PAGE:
Giving thanks and expressing gratitude promotes health and happiness

By: Dr. Alyssa Musgrove

Thanksgiving Table SettingEach year, on the fourth Thursday of November, Americans gather together with friends and family to celebrate Thanksgiving. While the ritual of giving thanks once a year is certainly beneficial, research suggests expressing gratitude more often could actually be life-changing.

According to studies, the benefits of gratitude rituals, be it giving thanks at mealtime, keeping a gratitude journal or sending thank-you notes, include:

  • Improved sleep, especially if your mind has a tendency to go into overdrive with negative thoughts and worries at bedtime
  • Higher levels of happiness and a more optimistic outlook on life
  • Greater likelihood to engage in healthy activities such as exercise
  • Higher relationship satisfaction
  • Higher work performance (in one study, managers who expressed gratitude saw a 50 percent increase in the employees’ performance)

EEGStudies have also shown that gratitude can produce a number of measurable effects on systems in your body, all of which can translate into improved health. Biological systems positively affected by gratitude include stress hormones, inflammatory and immune systems, blood sugar, blood pressure, cardiac and EEG rhythms, and cognitive and pleasure related neurotransmitters.

Depending on the kind of year you’ve had, you may or may not feel like you have a whole lot to feel thankful for. If that is the case, you may be wondering if it’s still worth trying to express thanks. In a New York Times article addressing the subject, Arthur C. Brooks, Ph.D., writes:

“In a nutshell, acting grateful can actually make you grateful. For many people, gratitude is difficult, because life is difficult … Beyond rotten circumstances, some people are just naturally more grateful than others … But we are more than slaves to our feelings, circumstances, and genes. Evidence suggests that we can actively choose to practice gratitude — and that doing so raises our happiness … If you want a truly happy holiday, choose to keep the ‘thanks’ in Thanksgiving, whether you feel like it or not.”

The proven benefits of gratitude are such that your expression of it to a single day each year is definitely to your own detriment. If you’re unsure of where, or how, to start, consider starting by giving thanks privately in a journal or in prayer. Once this has become a comfortable habit, move on to expressing your gratitude publicly. Writing thank-you notes, saying thank you in person, or otherwise publicly proclaiming your gratitude all fall into this category.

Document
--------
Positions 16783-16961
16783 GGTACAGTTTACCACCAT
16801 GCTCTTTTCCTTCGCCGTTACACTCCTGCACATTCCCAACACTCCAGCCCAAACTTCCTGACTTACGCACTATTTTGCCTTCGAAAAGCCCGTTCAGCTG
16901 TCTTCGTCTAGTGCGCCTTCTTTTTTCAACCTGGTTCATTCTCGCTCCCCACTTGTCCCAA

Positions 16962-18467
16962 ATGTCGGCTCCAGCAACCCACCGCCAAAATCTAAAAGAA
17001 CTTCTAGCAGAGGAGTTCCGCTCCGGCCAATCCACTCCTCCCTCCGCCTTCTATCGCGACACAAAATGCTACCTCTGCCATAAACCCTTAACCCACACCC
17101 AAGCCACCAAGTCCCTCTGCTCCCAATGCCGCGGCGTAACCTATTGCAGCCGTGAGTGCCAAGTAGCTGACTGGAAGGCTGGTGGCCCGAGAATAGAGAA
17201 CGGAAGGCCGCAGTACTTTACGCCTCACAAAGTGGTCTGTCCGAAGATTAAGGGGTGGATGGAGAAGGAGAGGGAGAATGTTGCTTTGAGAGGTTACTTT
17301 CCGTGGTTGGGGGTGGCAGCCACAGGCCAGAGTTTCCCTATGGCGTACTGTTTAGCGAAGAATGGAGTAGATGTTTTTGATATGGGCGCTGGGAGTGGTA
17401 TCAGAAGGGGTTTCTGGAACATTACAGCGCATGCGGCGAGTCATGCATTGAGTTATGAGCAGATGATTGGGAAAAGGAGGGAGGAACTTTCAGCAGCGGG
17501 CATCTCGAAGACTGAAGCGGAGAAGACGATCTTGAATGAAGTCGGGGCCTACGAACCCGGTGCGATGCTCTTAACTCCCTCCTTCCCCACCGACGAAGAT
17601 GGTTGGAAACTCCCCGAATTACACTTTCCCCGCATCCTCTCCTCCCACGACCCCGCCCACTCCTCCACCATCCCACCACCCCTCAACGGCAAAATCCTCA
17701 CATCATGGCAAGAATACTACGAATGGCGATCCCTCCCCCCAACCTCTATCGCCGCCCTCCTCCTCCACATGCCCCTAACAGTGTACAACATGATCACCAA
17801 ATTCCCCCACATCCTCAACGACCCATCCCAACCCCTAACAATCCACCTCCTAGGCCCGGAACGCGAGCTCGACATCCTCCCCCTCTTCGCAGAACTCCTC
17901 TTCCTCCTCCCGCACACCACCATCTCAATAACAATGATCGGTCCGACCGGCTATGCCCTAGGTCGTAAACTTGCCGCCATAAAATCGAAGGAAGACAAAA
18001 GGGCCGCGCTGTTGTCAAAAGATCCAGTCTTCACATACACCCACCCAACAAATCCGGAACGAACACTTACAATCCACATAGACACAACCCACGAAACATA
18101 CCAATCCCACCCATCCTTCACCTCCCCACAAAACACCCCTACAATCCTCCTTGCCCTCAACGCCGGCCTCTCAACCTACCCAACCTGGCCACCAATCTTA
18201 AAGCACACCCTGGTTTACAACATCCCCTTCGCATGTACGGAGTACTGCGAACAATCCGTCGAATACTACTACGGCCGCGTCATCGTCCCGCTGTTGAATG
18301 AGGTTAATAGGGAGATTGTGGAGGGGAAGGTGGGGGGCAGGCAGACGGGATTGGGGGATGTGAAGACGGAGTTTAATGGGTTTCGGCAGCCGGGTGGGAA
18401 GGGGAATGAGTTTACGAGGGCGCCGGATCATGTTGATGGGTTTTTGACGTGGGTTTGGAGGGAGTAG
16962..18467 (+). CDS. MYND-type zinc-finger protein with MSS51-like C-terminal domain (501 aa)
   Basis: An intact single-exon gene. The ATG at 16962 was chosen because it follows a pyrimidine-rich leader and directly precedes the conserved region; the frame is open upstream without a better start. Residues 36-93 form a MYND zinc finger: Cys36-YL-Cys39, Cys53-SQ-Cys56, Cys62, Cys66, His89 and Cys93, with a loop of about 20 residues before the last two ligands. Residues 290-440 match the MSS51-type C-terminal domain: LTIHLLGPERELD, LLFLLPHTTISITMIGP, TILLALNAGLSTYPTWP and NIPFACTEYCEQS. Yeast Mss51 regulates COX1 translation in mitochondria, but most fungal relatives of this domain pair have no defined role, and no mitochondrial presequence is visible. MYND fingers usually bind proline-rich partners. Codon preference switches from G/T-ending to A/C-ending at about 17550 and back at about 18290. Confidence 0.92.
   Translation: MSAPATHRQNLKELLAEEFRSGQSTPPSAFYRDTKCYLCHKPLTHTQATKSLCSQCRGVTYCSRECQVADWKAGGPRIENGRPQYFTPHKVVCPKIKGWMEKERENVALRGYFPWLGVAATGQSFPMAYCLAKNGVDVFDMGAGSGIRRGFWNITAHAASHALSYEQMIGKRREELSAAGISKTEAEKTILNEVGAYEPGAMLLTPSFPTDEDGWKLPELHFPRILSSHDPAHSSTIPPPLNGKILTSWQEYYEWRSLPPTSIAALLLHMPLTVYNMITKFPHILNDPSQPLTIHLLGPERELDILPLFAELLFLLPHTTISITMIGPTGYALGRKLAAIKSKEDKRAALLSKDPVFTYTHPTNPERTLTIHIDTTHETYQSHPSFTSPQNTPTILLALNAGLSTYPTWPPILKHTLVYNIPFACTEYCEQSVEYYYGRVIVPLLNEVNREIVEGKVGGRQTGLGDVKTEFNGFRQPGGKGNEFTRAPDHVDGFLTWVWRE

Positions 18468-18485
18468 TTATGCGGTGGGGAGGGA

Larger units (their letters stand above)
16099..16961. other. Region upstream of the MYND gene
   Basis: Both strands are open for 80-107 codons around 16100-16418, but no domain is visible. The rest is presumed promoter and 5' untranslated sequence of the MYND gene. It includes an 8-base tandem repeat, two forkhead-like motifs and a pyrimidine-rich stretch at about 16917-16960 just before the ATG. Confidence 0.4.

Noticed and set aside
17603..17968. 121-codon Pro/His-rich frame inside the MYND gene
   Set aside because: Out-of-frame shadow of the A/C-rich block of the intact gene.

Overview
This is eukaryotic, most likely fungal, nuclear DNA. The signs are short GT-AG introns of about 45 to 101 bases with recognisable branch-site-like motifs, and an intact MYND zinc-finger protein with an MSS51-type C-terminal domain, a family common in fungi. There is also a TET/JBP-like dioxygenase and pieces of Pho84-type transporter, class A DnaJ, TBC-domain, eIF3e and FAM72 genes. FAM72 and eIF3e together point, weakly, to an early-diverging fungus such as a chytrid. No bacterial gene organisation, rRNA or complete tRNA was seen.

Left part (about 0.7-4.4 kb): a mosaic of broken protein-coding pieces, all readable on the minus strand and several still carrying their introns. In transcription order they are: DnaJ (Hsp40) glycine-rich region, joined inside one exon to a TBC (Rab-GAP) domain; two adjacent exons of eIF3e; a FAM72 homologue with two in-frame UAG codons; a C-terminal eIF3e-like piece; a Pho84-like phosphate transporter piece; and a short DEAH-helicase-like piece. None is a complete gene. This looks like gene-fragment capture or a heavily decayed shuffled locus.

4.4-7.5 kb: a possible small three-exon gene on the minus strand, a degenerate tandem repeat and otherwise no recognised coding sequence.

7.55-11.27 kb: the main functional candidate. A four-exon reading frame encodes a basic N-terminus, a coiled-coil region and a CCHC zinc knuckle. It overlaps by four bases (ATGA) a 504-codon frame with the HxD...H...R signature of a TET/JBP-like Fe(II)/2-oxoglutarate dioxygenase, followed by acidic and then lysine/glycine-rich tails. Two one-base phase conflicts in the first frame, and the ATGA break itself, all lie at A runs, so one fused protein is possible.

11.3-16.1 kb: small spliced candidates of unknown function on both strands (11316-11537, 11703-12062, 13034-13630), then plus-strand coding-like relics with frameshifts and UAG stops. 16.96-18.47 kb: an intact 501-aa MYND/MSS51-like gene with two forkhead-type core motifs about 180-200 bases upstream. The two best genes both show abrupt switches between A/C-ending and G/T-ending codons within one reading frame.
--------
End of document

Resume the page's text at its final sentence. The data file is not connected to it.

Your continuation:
Starting each day thinking of all the things you have to be thankful for is another way to put your mind on the right track. Before getting out of bed in the morning, think of five things for which you are thankful. It can be as simple as the comfortable bed you slept in, the roof over your head, having central heat and air conditioning, the sun shining, or the birds singing. If you forget to start the day with thankful thoughts, try writing down a few things you are grateful for before turning in for the night. A 2011 study published in Applied Psychology: Health and Well-Being found people slept better and longer when they spent about 15 minutes reflecting on things they were grateful for prior to going to sleep.

Gratitude JournalPractice being thankful for what you have. Create a list of 100 things you are grateful for in your life. You can list them in categories such as people, experiences you have had, qualities and abilities you have, etc. When life gives you 100 reasons to cry, your list can help you remember the many reasons you have to smile. Also, remember your future depends largely on the thoughts you think today. Each moment is an opportunity to turn your thinking around, thereby helping or hindering your ability to think and feel more positively in the very next moment.

Thankfulness is the one way we can improve our health without dieting, rigorous exercise, or taking a supplement. Practicing thankfulness every day can reward you with better health and a richer quality of life all year long.

Thank you for taking your time to read this column. I appreciate you, and wish you a very happy Thanksgiving and a life filled with gratitude.

Dr. Alyssa Musgrove

Pathways to Healing specializes in holistic chiropractic care. Dr. Alyssa Musgrove draws on a variety of techniques, including chiropractic, kinesiology, nutrition, food allergy testing and lifestyle counseling to assist clients in achieving optimal health and wellness in one setting. In addition, the practice is committed to being a valuable source of information so that people can learn how to live a healthy lifestyle and prevent future illness. Pathways to Healing is located at 1022 Founders Row, Lake Oconee Village, Greensboro. The office can be reached at 706-454-2040.